TORONTO — No, we’re not going to see any changes on the NBA’s rules about intentional fouling this season — though perhaps for next year — despite growing impatience with the unsightliness of the increasing game stoppages. And we’re certainly not going to see any changes in the way the postseason is set up for the foreseeable future.

“Change will not be enacted this season,” Silver said of the Hack-a-Shaq situation here at the Air Canada Centre in Toronto. “But it’s an issue we have been studying for a long time now. As I said, this past summer, we had a competition committee that met at the end of the season to talk about the so-called Hack-a-Shaq issue and whether we should propose changing any rules. At that time, the determination was that we should continue to monitor it. The competition committee said to the league office, we’d like to see data from an additional season before we’re ready to make a recommendation.”

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There’s no doubt that the issue of intentional fouling is a growing one, and Silver cited statistics that show 5.5 times more intentional fouling this season from last. That’s caused a spike in free-throw attempts from poor foul shooters like DeAndre Jordan (5.7 free throws per 36 minutes to 8.0) and Andre Drummond (5.3 attempts to 8.2) and has led Silver to evolve on the issue. He said he was on the fence about changing the intentional foul rule last year, but conversations with players, general managers, owners and fans have led him to change his mind.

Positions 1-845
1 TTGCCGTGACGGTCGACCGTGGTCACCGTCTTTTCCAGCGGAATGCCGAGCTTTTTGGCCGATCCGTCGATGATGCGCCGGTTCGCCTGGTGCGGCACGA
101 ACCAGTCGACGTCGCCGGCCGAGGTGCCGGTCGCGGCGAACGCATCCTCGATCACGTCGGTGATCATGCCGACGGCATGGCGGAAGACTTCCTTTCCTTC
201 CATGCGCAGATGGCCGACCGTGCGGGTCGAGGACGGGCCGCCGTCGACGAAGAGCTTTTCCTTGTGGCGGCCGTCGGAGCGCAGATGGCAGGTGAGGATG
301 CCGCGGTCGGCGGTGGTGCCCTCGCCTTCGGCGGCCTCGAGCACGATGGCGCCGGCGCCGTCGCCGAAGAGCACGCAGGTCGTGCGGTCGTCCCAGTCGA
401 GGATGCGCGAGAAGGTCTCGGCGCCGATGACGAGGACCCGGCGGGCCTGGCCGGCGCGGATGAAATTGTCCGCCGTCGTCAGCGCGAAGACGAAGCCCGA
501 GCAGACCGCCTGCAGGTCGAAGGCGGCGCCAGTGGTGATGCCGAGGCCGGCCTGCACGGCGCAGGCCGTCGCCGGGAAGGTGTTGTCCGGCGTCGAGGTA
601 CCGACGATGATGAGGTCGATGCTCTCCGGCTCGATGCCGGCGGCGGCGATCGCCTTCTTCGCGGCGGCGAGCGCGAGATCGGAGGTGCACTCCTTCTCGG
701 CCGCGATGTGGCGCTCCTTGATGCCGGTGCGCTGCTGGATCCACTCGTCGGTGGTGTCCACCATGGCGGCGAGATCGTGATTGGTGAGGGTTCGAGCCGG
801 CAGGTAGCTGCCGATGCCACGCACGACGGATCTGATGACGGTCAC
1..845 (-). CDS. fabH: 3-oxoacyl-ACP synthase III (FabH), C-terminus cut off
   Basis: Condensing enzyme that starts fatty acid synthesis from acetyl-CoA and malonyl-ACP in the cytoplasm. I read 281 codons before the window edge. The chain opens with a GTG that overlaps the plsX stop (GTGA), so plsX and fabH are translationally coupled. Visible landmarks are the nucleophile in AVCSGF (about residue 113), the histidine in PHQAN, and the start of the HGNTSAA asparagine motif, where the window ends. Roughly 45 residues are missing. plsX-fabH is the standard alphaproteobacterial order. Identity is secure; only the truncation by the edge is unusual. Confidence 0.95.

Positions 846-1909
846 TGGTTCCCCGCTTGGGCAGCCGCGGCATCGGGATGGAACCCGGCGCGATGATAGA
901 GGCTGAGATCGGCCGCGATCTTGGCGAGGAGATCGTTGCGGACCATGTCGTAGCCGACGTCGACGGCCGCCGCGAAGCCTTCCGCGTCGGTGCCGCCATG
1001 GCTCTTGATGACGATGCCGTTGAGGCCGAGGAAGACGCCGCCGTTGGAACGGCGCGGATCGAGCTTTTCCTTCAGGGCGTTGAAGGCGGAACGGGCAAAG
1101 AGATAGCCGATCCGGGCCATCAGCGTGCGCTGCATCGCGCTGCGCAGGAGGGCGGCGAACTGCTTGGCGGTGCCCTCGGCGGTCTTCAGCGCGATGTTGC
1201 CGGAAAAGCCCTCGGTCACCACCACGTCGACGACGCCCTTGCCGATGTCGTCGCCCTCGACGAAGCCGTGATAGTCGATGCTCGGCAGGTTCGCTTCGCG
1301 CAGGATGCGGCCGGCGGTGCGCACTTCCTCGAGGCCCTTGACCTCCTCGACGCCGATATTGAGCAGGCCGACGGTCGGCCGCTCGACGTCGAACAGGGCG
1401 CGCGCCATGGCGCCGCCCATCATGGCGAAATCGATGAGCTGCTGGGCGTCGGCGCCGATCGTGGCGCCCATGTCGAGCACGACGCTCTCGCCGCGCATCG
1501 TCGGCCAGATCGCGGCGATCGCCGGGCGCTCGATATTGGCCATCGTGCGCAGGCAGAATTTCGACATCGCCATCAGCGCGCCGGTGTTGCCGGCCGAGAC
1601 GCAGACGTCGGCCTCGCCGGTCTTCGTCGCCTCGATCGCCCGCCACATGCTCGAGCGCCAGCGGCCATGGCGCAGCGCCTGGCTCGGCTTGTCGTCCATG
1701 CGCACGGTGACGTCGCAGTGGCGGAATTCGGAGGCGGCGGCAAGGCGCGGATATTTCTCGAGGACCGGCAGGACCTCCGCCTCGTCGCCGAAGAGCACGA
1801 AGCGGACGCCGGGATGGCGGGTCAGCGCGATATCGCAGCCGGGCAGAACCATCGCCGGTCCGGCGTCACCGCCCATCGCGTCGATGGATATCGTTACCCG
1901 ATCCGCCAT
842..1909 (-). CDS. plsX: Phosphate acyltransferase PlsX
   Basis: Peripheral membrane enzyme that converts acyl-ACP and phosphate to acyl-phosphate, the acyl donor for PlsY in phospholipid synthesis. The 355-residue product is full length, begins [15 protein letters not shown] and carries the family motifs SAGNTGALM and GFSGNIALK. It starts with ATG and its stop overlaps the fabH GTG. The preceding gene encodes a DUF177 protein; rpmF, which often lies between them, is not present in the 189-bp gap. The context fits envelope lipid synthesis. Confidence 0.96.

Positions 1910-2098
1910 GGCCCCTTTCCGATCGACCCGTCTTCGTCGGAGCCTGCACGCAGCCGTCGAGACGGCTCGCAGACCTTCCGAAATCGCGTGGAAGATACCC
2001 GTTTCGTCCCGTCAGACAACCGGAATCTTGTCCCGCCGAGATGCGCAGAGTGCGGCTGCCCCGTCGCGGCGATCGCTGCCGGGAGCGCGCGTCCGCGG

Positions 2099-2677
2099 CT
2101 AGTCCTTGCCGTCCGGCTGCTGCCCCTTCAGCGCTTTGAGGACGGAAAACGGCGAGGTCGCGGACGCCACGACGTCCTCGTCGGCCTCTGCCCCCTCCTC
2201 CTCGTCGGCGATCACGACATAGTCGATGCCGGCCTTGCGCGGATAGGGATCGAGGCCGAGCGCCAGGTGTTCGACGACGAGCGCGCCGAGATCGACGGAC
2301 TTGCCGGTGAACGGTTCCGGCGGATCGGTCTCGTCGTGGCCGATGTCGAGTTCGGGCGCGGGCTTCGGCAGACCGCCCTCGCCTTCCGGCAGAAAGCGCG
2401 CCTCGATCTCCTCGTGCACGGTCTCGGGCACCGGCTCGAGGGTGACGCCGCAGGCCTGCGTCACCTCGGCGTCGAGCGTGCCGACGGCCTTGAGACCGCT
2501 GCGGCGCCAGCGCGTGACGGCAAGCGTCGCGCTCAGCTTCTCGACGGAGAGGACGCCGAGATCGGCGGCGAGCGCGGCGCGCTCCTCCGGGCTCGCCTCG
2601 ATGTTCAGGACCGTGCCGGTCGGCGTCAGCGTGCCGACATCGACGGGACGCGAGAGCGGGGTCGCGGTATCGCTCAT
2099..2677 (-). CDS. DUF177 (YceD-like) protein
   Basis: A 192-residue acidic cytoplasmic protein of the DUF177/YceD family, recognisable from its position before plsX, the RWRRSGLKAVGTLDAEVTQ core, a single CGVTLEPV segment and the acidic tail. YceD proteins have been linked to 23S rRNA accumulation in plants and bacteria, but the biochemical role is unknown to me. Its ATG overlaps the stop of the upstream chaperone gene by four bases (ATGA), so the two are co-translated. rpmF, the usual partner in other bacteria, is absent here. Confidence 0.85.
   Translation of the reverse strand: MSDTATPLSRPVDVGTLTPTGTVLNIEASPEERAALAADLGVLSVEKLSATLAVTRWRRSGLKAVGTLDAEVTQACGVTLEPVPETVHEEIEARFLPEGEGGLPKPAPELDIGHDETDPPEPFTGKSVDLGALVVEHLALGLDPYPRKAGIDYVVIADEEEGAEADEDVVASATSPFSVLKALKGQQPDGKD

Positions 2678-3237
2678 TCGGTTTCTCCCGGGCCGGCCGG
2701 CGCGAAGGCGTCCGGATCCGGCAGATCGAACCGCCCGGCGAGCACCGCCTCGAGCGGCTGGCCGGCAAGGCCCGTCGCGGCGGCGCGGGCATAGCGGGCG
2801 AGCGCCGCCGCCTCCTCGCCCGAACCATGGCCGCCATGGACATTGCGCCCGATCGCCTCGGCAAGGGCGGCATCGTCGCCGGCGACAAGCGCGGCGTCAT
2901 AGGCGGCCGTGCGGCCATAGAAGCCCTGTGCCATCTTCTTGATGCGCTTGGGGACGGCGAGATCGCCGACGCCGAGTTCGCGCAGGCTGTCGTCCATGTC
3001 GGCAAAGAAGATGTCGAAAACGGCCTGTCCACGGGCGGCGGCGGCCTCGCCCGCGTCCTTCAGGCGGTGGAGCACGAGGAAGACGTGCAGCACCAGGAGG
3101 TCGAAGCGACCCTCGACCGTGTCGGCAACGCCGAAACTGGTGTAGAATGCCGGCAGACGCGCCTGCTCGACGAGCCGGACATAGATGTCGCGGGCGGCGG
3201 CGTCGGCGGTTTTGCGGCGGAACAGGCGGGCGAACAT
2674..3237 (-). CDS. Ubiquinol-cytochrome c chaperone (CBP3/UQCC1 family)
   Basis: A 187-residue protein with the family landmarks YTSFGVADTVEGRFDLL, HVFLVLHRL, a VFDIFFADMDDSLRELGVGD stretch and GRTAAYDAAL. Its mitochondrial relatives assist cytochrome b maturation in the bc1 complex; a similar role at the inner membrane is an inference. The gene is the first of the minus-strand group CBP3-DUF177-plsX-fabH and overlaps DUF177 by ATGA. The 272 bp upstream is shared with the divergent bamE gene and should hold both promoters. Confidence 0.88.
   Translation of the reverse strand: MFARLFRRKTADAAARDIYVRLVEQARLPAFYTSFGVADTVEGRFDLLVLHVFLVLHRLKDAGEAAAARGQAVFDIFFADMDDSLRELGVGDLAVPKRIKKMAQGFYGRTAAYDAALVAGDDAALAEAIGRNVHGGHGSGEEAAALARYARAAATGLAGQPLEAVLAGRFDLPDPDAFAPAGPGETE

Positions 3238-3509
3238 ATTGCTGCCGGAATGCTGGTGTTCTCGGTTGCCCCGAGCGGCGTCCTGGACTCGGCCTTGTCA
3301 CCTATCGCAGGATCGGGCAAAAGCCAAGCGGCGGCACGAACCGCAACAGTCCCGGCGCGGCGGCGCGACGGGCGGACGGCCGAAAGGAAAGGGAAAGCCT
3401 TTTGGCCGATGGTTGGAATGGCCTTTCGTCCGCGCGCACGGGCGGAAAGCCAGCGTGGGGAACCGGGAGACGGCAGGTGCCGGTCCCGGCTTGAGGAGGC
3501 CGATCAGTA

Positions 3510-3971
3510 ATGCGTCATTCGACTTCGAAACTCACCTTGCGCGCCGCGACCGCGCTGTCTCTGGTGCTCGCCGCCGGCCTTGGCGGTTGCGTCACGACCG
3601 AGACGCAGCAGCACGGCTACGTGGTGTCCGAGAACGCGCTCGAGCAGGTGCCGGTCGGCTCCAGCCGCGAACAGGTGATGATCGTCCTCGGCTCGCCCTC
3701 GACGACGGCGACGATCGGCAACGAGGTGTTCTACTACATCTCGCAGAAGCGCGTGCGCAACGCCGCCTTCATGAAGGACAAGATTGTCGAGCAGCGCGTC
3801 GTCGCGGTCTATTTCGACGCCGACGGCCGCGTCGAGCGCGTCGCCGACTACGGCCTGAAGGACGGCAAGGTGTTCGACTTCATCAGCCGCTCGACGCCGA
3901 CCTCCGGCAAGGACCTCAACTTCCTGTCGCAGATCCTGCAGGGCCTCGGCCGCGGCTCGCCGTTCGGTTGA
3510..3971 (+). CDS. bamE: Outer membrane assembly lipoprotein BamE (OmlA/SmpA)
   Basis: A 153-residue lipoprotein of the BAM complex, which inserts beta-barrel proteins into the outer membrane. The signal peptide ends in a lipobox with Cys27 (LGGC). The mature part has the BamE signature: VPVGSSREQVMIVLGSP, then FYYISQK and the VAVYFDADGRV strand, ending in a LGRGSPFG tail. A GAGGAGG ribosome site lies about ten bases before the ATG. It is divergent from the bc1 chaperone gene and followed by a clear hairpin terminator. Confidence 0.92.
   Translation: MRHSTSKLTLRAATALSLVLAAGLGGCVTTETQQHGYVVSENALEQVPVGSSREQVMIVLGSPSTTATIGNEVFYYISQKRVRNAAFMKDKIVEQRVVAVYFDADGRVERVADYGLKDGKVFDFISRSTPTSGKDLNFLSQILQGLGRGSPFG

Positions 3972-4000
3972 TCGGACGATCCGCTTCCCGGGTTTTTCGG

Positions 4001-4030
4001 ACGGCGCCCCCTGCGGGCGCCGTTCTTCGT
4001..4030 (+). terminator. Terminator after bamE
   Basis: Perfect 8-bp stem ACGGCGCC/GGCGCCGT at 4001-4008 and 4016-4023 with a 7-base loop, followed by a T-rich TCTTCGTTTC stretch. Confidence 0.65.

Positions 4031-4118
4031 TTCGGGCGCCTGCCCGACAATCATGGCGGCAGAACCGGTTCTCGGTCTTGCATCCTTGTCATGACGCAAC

It’s not quite that simple, though. In order to get the rule changed, Silver will have to huddle with the league’s competition committee in April, then present a proposal to the Board of Governors in July. In order to alter the rule, a two-thirds majority (20 teams) would need to support the change.

That leads Silver to his next challenge: Figuring out how, exactly, the rule would change. While some simple fixes have been put forth in the media, nothing has been officially considered by the league or its owners.

“I would say the interesting thing, though, and this is true of the strongest critics of the Hack-a-Shaq strategy, there doesn’t appear to be a consensus on what the new rule should be,” Silver said. “I think it is my job right now to at least formulate an alternative, together with the competition committee, to ultimately bring to our Board of Governors. I should point out that to change a playing rule in the league, it requires two-thirds of the owners to vote in favor of it, so it would require 20 teams voting in favor of it. We’re nowhere near that point where we’re even staring to count heads.”

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While that rule change has some chance to make it through the league’s governing body, the issue of changing the structure of the NBA playoffs appears to be a dead one.  The improvement of some teams in the East have made that less of an issue this year, but even if the West had continued to dominate the league as it’s done in recent seasons, no change was coming.

Asked about eliminating conference alignments when it comes to seeding the playoffs, Silver said, “We had a fairly robust discussion among our owners last year about the potential to reseed all teams straight

through, 1-through-16. I said as much as, from a competitive standpoint, there are reasons you’d like to see 1-through-16. On the other side of the coin is the additional travel it would require. You could potentially have the Golden State Warriors playing Boston in the first round, and ultimately, the decision of the owners was, let’s let it stand as is.”

That’s not going to change, either. “I don’t think there is any active discussion right now about any additional changes in playoff seeding,” Silver said.